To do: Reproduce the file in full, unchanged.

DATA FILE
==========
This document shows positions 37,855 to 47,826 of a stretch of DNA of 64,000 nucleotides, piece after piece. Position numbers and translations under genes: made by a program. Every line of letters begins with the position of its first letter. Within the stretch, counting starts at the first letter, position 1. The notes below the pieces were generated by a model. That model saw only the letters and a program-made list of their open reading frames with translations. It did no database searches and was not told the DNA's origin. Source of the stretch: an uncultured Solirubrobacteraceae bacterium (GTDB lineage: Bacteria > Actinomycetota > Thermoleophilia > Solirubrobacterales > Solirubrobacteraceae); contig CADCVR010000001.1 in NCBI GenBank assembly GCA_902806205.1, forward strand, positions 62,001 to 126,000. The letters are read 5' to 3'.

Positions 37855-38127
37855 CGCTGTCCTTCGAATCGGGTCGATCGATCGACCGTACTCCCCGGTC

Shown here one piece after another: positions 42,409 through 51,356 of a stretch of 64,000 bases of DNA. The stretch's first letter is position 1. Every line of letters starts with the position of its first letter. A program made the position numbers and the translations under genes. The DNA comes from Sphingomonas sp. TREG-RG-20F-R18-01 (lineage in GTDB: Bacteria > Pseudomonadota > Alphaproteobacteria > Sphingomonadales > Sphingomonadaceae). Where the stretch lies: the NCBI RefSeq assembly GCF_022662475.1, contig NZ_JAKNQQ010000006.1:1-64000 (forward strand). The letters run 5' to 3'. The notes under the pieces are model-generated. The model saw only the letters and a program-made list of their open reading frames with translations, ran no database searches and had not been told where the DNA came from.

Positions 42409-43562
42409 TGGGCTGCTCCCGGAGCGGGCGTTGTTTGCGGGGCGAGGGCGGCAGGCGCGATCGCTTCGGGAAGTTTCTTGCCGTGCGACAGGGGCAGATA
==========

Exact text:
This document shows positions 37,855 to 47,826 of a stretch of DNA of 64,000 nucleotides, piece after piece. Position numbers and translations under genes: made by a program. Every line of letters begins with the position of its first letter. Within the stretch, counting starts at the first letter, position 1. The notes below the pieces were generated by a model. That model saw only the letters and a program-made list of their open reading frames with translations. It did no database searches and was not told the DNA's origin. Source of the stretch: an uncultured Solirubrobacteraceae bacterium (GTDB lineage: Bacteria > Actinomycetota > Thermoleophilia > Solirubrobacterales > Solirubrobacteraceae); contig CADCVR010000001.1 in NCBI GenBank assembly GCA_902806205.1, forward strand, positions 62,001 to 126,000. The letters are read 5' to 3'.

Positions 37855-38127
37855 CGCTGTCCTTCGAATCGGGTCGATCGATCGACCGTACTCCCCGGTC

Shown here one piece after another: positions 42,409 through 51,356 of a stretch of 64,000 bases of DNA. The stretch's first letter is position 1. Every line of letters starts with the position of its first letter. A program made the position numbers and the translations under genes. The DNA comes from Sphingomonas sp. TREG-RG-20F-R18-01 (lineage in GTDB: Bacteria > Pseudomonadota > Alphaproteobacteria > Sphingomonadales > Sphingomonadaceae). Where the stretch lies: the NCBI RefSeq assembly GCF_022662475.1, contig NZ_JAKNQQ010000006.1:1-64000 (forward strand). The letters run 5' to 3'. The notes under the pieces are model-generated. The model saw only the letters and a program-made list of their open reading frames with translations, ran no database searches and had not been told where the DNA came from.

Positions 42409-43562
42409 TGGGCTGCTCCCGGAGCGGGCGTTGTTTGCGGGGCGAGGGCGGCAGGCGCGATCGCTTCGGGAAGTTTCTTGCCGTGCGACAGGGGCAGATA